The objective of this study is to assist in the development of a noninvasive device for the accurate measurement of blood glucose levels.
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||January 2008 (Final data collection date for primary outcome measure)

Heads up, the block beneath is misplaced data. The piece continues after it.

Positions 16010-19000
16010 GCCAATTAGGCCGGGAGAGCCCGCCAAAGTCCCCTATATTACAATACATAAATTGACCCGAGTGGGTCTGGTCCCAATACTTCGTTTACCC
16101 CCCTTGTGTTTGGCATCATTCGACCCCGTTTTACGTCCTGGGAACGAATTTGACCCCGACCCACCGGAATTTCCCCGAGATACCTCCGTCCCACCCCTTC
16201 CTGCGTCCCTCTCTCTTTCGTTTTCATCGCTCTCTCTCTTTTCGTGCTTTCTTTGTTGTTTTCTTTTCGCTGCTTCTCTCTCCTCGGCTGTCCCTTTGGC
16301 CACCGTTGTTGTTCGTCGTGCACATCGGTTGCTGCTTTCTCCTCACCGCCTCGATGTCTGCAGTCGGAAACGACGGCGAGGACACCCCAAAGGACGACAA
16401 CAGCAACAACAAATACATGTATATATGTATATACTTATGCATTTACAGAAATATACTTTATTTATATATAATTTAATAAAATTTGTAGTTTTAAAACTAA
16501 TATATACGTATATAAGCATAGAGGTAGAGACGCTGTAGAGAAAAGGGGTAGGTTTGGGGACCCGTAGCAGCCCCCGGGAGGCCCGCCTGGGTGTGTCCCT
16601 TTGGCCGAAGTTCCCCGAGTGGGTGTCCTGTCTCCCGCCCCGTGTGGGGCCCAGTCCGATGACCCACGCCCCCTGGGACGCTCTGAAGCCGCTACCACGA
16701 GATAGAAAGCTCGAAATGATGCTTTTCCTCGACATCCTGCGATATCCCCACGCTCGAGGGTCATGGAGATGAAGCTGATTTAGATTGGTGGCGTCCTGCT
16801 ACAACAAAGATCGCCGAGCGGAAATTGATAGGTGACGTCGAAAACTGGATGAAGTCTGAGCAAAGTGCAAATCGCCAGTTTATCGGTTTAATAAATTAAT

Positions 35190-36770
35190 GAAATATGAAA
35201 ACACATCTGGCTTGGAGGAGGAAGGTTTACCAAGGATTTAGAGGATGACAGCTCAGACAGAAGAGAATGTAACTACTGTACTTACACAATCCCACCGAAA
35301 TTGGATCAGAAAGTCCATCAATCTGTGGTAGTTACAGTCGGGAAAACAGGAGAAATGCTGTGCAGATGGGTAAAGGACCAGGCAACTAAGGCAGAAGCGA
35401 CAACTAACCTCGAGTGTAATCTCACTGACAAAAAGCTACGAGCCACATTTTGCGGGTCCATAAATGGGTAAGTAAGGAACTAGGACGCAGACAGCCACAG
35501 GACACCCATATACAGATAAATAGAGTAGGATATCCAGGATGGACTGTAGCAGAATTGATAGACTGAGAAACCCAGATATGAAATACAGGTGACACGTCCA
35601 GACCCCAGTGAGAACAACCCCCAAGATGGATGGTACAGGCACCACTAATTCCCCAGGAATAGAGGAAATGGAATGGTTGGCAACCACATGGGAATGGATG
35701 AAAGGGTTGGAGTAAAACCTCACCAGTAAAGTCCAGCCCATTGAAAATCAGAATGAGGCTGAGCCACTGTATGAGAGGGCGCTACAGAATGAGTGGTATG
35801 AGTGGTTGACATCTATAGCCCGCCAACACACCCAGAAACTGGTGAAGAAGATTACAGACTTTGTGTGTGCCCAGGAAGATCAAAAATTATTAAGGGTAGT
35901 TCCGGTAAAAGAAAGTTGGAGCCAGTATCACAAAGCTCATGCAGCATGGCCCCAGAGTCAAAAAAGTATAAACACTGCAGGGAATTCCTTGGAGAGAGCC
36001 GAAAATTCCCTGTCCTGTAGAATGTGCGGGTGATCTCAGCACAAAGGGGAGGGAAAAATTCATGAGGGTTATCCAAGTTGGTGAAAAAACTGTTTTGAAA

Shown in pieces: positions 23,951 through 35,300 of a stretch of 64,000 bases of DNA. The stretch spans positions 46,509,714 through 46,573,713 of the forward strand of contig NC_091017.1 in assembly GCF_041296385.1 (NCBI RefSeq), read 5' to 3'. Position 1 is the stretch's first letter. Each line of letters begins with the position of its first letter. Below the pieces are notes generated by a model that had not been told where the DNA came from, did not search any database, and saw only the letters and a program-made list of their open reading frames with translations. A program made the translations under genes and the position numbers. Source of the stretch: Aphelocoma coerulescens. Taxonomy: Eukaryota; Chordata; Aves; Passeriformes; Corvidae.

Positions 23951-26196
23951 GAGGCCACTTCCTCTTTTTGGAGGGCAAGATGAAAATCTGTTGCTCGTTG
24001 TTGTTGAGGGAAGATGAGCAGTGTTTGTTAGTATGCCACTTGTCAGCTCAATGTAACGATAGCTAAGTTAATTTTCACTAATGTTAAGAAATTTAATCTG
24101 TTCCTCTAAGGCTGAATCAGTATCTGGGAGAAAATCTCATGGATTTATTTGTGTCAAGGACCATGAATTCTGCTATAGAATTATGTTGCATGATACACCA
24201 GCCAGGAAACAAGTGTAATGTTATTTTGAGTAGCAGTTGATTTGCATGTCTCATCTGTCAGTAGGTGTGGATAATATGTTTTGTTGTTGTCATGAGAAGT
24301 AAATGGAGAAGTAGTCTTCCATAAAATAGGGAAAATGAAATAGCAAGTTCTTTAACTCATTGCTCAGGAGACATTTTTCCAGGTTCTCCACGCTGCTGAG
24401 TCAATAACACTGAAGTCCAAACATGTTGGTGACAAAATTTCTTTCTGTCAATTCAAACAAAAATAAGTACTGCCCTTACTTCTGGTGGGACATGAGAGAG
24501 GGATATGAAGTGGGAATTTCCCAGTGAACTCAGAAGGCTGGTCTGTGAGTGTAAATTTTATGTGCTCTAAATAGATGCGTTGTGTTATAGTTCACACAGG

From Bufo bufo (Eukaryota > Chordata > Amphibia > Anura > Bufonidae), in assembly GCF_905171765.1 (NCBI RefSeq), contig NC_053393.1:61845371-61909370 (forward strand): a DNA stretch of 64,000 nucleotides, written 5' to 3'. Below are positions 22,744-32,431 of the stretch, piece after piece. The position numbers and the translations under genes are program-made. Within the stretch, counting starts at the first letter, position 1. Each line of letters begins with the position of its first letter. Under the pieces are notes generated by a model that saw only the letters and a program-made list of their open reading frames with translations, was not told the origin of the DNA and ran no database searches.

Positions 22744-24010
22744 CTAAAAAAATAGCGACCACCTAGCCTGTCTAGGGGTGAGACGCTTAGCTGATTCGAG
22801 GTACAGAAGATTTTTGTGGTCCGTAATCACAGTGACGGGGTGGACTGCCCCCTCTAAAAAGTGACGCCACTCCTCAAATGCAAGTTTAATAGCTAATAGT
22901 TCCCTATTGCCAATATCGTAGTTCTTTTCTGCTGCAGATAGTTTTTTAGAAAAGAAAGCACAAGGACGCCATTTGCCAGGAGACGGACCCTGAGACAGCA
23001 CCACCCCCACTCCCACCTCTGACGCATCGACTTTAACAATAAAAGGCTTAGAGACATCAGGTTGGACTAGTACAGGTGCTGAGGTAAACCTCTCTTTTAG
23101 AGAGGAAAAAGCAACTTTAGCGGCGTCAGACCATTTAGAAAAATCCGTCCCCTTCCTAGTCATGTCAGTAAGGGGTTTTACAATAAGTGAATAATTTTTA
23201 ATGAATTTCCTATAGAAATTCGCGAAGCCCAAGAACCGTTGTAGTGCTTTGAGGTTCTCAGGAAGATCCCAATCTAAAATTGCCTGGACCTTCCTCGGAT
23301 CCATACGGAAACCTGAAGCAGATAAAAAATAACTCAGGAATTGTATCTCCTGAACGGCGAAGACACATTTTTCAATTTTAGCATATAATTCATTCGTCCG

The feasibility of measuring blood glucose concentration in patients with diabetes mellitus using near infrared (NIR) spectroscopy and multivariate data analysis techniques has been established using general purpose, scientific-grade infrared spectrophotometers under the 90-049 UNM HRRC protocol. Now that the concept of painless, bloodless, and reagent-less clinical laboratory tests has been shown to be viable, the challenge is to bring this technology to the patients who need it. We must develop a device that is portable, affordable, and rugged - all while improving accuracy. We must also improve our understanding of the nature of glucose in whole, intact skin. Since the light beam cannot discriminate plasma glucose in skin blood vessels from glucose in the larger skin interstitial fluid space, the exact nature of the glucose in all tissue compartments contributing to the light-beam signal must be elucidated. The noninvasive measurement can be no more accurate than the reference measurement on which it was based. Finally, we have found that the accuracy of the noninvasive measurement also worsens as a function of time from the initial measurement. This effect is independent of instrumentation drift and is due to physical changes in the patient's skin such as variation of hydration, collagen, vascularity, glycation end-products, etc. To account for these sources of physiologic interference they must be evaluated independently and then compared to errors of the noninvasive predictions over time.